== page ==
In search of ways to respond to the complex challenge of slowing growth and high inflation, decision-makers are turning to the history of the global economy, especially the transition from the stagflation in the 1970s to the period of high growth in the 1990s. They are finding answers in the successful fiscal policies of that time. These included the construction of major infrastructure projects, reducing general public or social welfare expenditure, large-scale tax cuts, the promotion of exports, the increasing of competition in what had been monopolistic industries, and the encouraging of technological innovation and entrepreneurship.
Not your father’s stagflation
But the world faces circumstances today that are totally different from the past. Except for the construction of major engineering projects, fiscal policy may not be so effective for certain reasons: First, the aging demographics of major economies requires high social-welfare spending. Second, given the premise that industrial structures are not fundamentally changing, capital investment and spending on infrastructure projects could simply lead to excess capacity. Third, geopolitical and technological (geo-technological) competition is fragmenting international markets and supply chains. The game of the great powers is indirectly supporting and amplifying the role of protected enterprises, curbing technological innovation and entrepreneurship.
Complicating matters further are factors constraining the ability of monetary authorities to rein in inflation. These include the Russia-Ukraine conflict, the mounting food and energy crises as a result, the ongoing pandemic, and climate change, which are all driving up inflationary pressure around the world.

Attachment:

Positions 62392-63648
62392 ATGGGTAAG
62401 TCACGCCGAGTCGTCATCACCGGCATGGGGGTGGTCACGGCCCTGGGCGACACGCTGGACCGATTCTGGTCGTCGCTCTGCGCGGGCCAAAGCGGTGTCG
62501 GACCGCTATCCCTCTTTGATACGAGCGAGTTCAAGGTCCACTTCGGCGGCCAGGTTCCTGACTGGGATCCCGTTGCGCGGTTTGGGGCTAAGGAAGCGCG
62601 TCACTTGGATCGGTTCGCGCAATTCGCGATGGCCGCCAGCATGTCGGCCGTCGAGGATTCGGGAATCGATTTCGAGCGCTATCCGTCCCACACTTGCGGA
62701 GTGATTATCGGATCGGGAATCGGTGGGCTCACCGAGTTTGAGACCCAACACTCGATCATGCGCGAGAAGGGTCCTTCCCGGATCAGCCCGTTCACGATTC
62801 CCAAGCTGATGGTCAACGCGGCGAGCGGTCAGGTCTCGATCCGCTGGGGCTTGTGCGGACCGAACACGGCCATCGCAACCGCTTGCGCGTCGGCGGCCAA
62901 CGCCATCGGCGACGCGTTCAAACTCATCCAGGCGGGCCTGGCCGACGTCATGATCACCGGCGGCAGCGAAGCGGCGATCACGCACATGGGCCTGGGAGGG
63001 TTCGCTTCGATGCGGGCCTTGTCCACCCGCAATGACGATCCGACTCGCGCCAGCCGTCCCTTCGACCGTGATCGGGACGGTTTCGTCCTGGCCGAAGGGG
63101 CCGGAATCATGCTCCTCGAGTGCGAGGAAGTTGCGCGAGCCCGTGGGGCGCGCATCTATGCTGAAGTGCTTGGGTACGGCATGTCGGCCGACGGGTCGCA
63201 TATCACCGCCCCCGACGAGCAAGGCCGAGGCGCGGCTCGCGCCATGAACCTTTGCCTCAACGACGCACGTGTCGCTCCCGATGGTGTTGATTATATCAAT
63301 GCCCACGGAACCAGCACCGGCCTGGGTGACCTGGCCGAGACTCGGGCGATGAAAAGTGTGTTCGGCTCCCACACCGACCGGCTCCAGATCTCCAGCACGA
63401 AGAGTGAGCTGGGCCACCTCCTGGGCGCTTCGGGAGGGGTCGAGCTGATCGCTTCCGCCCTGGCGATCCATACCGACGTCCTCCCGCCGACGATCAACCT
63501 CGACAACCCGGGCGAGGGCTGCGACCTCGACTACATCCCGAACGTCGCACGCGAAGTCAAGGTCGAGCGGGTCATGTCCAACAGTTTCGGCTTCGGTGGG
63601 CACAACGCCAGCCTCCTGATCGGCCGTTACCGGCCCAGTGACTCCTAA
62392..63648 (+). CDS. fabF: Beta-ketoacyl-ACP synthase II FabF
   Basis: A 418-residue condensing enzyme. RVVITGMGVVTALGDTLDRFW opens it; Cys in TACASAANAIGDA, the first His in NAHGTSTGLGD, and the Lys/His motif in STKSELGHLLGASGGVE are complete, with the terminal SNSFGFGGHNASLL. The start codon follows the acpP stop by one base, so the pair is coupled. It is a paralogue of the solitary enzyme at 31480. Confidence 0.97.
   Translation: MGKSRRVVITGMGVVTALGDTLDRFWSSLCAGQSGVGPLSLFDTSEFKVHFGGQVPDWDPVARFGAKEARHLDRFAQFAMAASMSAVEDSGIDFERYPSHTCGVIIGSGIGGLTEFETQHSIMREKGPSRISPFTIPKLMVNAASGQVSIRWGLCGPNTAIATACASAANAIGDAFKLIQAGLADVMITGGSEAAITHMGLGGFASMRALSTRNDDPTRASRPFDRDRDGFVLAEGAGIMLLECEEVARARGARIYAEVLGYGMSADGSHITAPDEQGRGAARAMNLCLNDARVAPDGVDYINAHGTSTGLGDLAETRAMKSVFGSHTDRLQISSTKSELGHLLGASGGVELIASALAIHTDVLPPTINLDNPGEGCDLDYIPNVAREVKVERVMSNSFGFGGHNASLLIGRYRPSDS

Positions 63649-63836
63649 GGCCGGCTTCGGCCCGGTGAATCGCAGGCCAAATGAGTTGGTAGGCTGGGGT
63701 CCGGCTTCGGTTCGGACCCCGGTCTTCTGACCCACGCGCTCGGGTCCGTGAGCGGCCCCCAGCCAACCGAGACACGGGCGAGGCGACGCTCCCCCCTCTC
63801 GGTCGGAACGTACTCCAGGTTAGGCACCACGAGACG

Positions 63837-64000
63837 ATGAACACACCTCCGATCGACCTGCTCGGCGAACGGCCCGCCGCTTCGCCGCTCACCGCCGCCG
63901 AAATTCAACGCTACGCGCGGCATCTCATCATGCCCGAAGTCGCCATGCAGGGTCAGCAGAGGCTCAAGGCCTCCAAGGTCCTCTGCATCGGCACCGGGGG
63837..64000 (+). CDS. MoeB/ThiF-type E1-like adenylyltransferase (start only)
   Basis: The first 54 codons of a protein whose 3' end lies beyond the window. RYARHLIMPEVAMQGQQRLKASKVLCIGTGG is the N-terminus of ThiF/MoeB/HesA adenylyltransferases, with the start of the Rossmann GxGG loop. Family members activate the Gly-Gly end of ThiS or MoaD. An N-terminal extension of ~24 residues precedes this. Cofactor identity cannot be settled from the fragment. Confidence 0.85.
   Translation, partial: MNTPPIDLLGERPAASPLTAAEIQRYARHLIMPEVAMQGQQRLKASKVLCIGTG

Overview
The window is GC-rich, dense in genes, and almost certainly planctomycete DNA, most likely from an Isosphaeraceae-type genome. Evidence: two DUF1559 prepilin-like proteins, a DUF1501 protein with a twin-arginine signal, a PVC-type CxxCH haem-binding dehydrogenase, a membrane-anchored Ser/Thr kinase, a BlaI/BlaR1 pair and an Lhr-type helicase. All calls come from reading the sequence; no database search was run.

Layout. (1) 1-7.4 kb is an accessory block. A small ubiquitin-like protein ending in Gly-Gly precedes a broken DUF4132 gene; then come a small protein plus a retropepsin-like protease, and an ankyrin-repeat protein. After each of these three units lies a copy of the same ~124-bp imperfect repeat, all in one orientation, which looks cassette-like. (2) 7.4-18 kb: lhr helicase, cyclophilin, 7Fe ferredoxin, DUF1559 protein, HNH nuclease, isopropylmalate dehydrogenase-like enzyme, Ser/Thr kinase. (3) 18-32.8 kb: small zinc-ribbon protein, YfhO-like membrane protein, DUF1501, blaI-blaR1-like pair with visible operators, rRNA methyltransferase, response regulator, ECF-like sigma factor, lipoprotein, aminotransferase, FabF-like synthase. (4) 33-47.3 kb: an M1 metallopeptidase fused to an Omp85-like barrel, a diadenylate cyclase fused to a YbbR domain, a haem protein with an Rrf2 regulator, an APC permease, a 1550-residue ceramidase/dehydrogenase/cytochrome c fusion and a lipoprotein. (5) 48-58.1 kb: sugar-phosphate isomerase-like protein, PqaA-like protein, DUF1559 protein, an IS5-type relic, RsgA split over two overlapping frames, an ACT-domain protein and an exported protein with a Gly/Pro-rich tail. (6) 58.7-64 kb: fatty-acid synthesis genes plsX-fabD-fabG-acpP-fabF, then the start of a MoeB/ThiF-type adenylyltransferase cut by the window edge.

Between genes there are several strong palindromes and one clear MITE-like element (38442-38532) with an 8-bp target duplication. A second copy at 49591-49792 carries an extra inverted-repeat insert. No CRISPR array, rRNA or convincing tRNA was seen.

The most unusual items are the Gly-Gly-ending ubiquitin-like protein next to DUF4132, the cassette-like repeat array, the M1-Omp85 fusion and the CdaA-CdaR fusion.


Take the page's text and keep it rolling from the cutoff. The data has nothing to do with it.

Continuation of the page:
In the coming five years, the world could see unemployment and inflation rise, while already slow growth rates decline further. This will prompt consumption to fall and the gap between the rich and the poor to widen, heightening the risk of social unrest. Policymakers will then be under pressure to take measures to promote industrial restructuring and regional integration and essential collaboration to meet all the complex challenges.
The primary task is to adjust industrial structures. This essentially means a wholesale digital and green industry transformation. But in relevant frontier areas of high tech such as hydrogen energy and quantum computing, critical breakthrough thresholds or tipping points have not yet been reached. This means that the energy sector structures in the US, the European Union (EU) and China will not change substantially in the short term.
Meanwhile, trending technologies such as digital collections (online databases of digital objects), Web 3.0 (the third generation of the World Wide Web) and the Metaverse – the interconnected network of virtual spaces – cannot yet drive a long industrial value chain. The reality is that these revolutionary technologies will not enter the mainstream for several years still. Almost all economies are actively shaping their legal, tax and financial frameworks to be conducive to the development of new industries and to encourage entrepreneurship in them. Global venture capital investors are allowing their patience to be stretched, adjusting their strategies to accept longer periods before seeing returns on their money.
The commercialization of the new wave of technologies will take at least three or five years so they have no choice. With global digital giants shrinking, many highly competitive smaller tech enterprises will emerge, providing fresh booster fuel for the battered global economy, which looks to be stalling in most places.
Regional integration through recoupling
This implies that policymakers around the world should apply their efforts at structural economic reform to another important task: the need to promote regional integration. Despite what seems to be a prevailing preference for decoupling and strategic competition, regionalization will have to be the fundamental characteristic of the globalization narrative over the next decade.